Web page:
• Waste Management Phoenix Open Waste Management Phoenix Open


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Mission Statement


Our mission is to provide effective and efficient support to our field based disposal operations at the BU and Area level.

This support is focused on serving our customers, minimizing cost, being safe, being a leader in environmental protection, building a strong management team, and promoting and participating in transformation efforts.


The Phoenix Thunderbirds have been an integral part of the Valley of the Sun since 1937. Although, better known as the host organization for the Waste Management Phoenix Open we are equally proud of our contribution to charity.

In 1986 Thunderbirds Charities, a 501(c) (3) non-profit corporation was established for the purpose of distributing money to charitable causes.

Funds are raised through the Waste Management Phoenix Open and direct gifts to Thunderbirds Charities. The tremendous support of our community allows us to achieve our charitable goals.

The mission of Thunderbirds Charities is to assist children and families, help people in need and improve the quality of life in our communities. Our charitable giving will be directed toward organizations based or with a significant presence in Arizona.


The Phoenix Open began in 1932, but due to lack of local support, the tournament was discontinued after the 1935 event. The tournament was revived thanks to the energy and vision of one man, Bob Goldwater, Sr.. Goldwater, an avid golfer, cajoled his fellow Thunderbirds into running the event, and his persuasive manner was successful. So in 1939, Bob Goldwater’s new fledgling golf tournament was the official rebirth of the Phoenix Open.

Goldwater was left with most of the work, because his fellow Thunderbirds were not yet as enthusiastic about the event as he was. Never one to back down from a challenge, Goldwater printed the tickets, sold sponsorships and obtained use of Phoenix Country Club. He even invited a few of his friends to tee it up at the tournament. Those friends just happened to be Bing Crosby, Bob Hope and a golfer by the name of Ben Hogan.

"I loved those early years," said Goldwater. "I look back on those days with a sense of pride mixed with wonderment." And, yes, after a few more persuasive talks and the success of the 1939 Phoenix Open, The Thunderbirds came around and lent their full support.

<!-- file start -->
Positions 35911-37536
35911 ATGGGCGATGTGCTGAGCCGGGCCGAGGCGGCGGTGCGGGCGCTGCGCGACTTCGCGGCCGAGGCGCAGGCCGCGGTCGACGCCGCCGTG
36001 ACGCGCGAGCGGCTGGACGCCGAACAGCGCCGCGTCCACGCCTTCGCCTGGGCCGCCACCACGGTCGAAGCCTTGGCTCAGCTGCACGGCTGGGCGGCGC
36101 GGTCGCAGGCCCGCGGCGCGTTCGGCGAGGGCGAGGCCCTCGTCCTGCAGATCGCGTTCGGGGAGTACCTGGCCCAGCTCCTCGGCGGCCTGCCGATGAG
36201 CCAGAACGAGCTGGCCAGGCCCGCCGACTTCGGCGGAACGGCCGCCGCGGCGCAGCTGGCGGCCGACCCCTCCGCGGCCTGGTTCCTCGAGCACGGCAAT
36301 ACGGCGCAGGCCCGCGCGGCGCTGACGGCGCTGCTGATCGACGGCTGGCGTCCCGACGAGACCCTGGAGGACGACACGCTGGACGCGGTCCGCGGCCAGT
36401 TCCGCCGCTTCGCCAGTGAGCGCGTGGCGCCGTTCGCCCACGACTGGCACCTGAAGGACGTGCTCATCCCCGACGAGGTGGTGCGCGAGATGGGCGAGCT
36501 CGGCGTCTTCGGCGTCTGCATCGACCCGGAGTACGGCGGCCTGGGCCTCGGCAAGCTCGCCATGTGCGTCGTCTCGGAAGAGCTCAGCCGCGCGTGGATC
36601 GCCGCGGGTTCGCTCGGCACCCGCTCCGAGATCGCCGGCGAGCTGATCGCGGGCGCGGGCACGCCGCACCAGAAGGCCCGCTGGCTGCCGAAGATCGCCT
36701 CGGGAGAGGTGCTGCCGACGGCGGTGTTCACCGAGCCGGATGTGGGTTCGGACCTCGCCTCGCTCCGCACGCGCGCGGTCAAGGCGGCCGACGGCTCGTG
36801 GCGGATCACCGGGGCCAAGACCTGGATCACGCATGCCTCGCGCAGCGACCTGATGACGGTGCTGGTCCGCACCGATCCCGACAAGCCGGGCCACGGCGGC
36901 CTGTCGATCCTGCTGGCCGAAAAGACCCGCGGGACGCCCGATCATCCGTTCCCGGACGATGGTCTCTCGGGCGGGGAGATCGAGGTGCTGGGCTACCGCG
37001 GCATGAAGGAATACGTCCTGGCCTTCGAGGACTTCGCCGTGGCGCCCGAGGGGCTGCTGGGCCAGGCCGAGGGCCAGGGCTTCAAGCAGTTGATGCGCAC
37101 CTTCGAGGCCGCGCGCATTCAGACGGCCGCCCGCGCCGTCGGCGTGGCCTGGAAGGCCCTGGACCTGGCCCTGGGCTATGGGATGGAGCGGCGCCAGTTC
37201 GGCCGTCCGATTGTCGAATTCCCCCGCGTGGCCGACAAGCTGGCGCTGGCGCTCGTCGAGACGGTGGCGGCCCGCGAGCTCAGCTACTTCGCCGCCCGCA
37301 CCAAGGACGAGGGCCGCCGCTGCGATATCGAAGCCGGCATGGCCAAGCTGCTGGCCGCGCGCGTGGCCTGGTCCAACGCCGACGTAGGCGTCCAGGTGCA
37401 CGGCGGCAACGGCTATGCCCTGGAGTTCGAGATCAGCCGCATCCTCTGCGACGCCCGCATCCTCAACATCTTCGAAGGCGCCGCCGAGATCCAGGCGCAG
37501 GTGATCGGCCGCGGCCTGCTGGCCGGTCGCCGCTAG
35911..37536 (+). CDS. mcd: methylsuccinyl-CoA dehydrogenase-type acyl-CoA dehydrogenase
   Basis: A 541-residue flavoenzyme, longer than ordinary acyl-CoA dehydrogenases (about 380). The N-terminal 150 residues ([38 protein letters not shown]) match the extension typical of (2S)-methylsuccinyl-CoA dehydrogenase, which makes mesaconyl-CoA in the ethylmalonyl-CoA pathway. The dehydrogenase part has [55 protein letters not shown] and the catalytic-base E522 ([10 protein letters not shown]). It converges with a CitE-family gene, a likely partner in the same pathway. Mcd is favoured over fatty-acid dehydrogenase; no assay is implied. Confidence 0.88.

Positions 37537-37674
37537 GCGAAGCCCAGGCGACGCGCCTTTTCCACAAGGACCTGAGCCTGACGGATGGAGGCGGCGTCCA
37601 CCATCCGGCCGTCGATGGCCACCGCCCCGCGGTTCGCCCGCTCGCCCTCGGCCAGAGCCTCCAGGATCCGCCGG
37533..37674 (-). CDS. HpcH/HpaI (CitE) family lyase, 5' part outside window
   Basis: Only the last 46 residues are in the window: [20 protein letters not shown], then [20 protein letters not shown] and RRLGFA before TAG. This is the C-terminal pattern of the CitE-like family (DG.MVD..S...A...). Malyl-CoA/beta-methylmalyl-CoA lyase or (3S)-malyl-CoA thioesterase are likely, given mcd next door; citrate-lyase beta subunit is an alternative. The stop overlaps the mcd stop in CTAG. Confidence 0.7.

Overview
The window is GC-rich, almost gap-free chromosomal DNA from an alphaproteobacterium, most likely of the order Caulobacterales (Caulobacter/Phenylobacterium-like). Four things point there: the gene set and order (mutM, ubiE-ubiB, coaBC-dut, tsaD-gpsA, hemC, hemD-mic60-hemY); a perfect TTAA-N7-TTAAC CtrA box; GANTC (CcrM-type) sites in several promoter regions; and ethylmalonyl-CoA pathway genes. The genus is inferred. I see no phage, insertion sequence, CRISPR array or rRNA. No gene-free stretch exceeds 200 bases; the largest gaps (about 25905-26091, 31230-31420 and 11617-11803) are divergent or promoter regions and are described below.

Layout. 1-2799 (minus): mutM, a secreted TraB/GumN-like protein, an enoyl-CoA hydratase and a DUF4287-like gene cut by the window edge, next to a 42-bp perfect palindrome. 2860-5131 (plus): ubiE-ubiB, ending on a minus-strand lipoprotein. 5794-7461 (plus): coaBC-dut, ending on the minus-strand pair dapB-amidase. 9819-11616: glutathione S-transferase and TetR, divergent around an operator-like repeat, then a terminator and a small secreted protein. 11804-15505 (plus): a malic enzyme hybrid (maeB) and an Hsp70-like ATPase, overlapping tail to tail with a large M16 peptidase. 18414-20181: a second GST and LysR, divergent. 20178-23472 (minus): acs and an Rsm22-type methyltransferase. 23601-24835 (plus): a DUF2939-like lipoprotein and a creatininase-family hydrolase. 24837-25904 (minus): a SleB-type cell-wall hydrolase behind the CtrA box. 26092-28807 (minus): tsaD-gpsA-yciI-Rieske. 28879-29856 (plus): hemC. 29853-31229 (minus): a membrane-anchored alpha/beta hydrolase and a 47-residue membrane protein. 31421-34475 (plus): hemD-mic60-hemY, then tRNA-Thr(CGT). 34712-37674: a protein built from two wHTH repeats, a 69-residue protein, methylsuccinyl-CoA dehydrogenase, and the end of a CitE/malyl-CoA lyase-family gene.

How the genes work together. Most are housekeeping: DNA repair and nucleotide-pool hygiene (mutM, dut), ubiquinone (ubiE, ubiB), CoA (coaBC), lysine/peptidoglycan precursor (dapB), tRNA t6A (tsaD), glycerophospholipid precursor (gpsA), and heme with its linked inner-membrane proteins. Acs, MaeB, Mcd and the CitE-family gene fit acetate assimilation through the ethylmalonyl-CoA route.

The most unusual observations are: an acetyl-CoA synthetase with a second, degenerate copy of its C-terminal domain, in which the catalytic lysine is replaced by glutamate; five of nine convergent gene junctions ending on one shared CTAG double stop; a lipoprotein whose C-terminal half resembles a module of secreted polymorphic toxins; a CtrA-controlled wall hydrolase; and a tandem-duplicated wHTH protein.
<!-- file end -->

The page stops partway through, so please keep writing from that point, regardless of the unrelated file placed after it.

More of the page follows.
During that 1939 tournament, a 27-year-old up-and-comer named Byron Nelson won the $700 first prize. Hogan finished second, 12 strokes back, and collected $450. Since then, The Thunderbirds have sponsored an Open every year except 1943, when wartime travel restrictions forced a one-year hiatus.

The list of professional golfers who have won in Phoenix reads like the golf Hall of Fame: Byron Nelson, Ben Hogan, Jimmy Demaret, Billy Casper, Gene Littler, Arnold Palmer, Jack Nicklaus, Miller Barber, Johnny Miller, Ben Crenshaw, and more recently Lee Janzen, Vijay Singh, Phil Mickelson, Tom Lehman, Mark Calcavecchia and Kenny Perry just to name a few.

Over the tournament’s 77 year history, the Open has been known by many names, including the Western Open, the Arizona Open, the Ben Hogan Invitational, the Phoenix Open, the FBR Open and now the Waste Management Phoenix Open. The tournament has been played at Phoenix Country Club, Arizona Country Club and the TPC Scottsdale. The TPC Scottsdale has been the home course of the tournament since 1987. 2013 will mark the 27th consecutive year the tournament has been played at the TPC Scottsdale. Aside from the TPC Sawgrass (29 years), TPC Scottsdale has the longest continuous stretch a Tournament Players Club has hosted a PGA TOUR event.

Thanks to the most fan-friendly tournament venue on the PGA TOUR, the Stadium Course at the TPC Scottsdale, the Open attracts the largest galleries of any golf tournament in the world. In fact, compared to the days when the tournament was held at Phoenix Country Club, and the top attendance mark was 186,000 (1986), the Open has grown by leaps and bounds. At the 2008 FBR Open, a PGA TOUR record 538,356 fans attended the tournament, including 170,802 during Saturday’s third round alone. 2008′s Saturday attendance used to be a single-day PGA TOUR record until last year’s event, when 173,210 fans packed the TPC Scottsdale during the third round of the 2012 Waste Management Phoenix Open resulting in a new single-day attendance record on TOUR.

As crowds have increased over the years at the Phoenix Open, so too has the tournament purse. Gone are the days of Byron Nelson’s $700 first place check, part of a $3,000 purse. Today, PGA TOUR stars compete for a $1,098,000 first place check, part of a $6,100,000 purse. The 1991 Phoenix Open marked the first time in tournament history that the purse reached $1 million. Nolan Henke won the 1991 tournament and pocketed $180,000 for his efforts. Fan favorite Phil Mickelson leads the all-time Phoenix Open Money List with $2,578,783 earned through 23 tournament appearances. Two-time Phoenix Open Champion J.B. Holmes is second on the all-time money list with $2,274,780 earned through 7 tournament appearances



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